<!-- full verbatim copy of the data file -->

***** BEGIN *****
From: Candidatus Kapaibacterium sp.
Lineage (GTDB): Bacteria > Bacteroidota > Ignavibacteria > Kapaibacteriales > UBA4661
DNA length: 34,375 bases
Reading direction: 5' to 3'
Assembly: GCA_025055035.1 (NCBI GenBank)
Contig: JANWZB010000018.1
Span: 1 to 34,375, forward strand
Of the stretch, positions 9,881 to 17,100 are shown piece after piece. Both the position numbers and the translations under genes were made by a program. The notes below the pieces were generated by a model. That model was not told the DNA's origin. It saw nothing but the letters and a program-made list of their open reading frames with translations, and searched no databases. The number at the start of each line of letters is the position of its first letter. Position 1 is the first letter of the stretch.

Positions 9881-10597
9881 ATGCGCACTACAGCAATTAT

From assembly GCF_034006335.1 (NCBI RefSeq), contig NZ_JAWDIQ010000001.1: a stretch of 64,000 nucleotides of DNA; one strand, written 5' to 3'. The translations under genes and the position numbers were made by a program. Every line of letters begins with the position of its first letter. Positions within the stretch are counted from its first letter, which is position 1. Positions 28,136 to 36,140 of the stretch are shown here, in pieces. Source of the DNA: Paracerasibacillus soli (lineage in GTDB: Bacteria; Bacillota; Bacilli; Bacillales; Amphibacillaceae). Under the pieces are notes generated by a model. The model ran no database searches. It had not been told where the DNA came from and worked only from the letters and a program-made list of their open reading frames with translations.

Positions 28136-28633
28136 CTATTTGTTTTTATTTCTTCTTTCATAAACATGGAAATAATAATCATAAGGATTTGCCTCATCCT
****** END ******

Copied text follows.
From: Candidatus Kapaibacterium sp.
Lineage (GTDB): Bacteria > Bacteroidota > Ignavibacteria > Kapaibacteriales > UBA4661
DNA length: 34,375 bases
Reading direction: 5' to 3'
Assembly: GCA_025055035.1 (NCBI GenBank)
Contig: JANWZB010000018.1
Span: 1 to 34,375, forward strand
Of the stretch, positions 9,881 to 17,100 are shown piece after piece. Both the position numbers and the translations under genes were made by a program. The notes below the pieces were generated by a model. That model was not told the DNA's origin. It saw nothing but the letters and a program-made list of their open reading frames with translations, and searched no databases. The number at the start of each line of letters is the position of its first letter. Position 1 is the first letter of the stretch.

Positions 9881-10597
9881 ATGCGCACTACAGCAATTAT

From assembly GCF_034006335.1 (NCBI RefSeq), contig NZ_JAWDIQ010000001.1: a stretch of 64,000 nucleotides of DNA; one strand, written 5' to 3'. The translations under genes and the position numbers were made by a program. Every line of letters begins with the position of its first letter. Positions within the stretch are counted from its first letter, which is position 1. Positions 28,136 to 36,140 of the stretch are shown here, in pieces. Source of the DNA: Paracerasibacillus soli (lineage in GTDB: Bacteria; Bacillota; Bacilli; Bacillales; Amphibacillaceae). Under the pieces are notes generated by a model. The model ran no database searches. It had not been told where the DNA came from and worked only from the letters and a program-made list of their open reading frames with translations.

Positions 28136-28633
28136 CTATTTGTTTTTATTTCTTCTTTCATAAACATGGAAATAATAATCATAAGGATTTGCCTCATCCT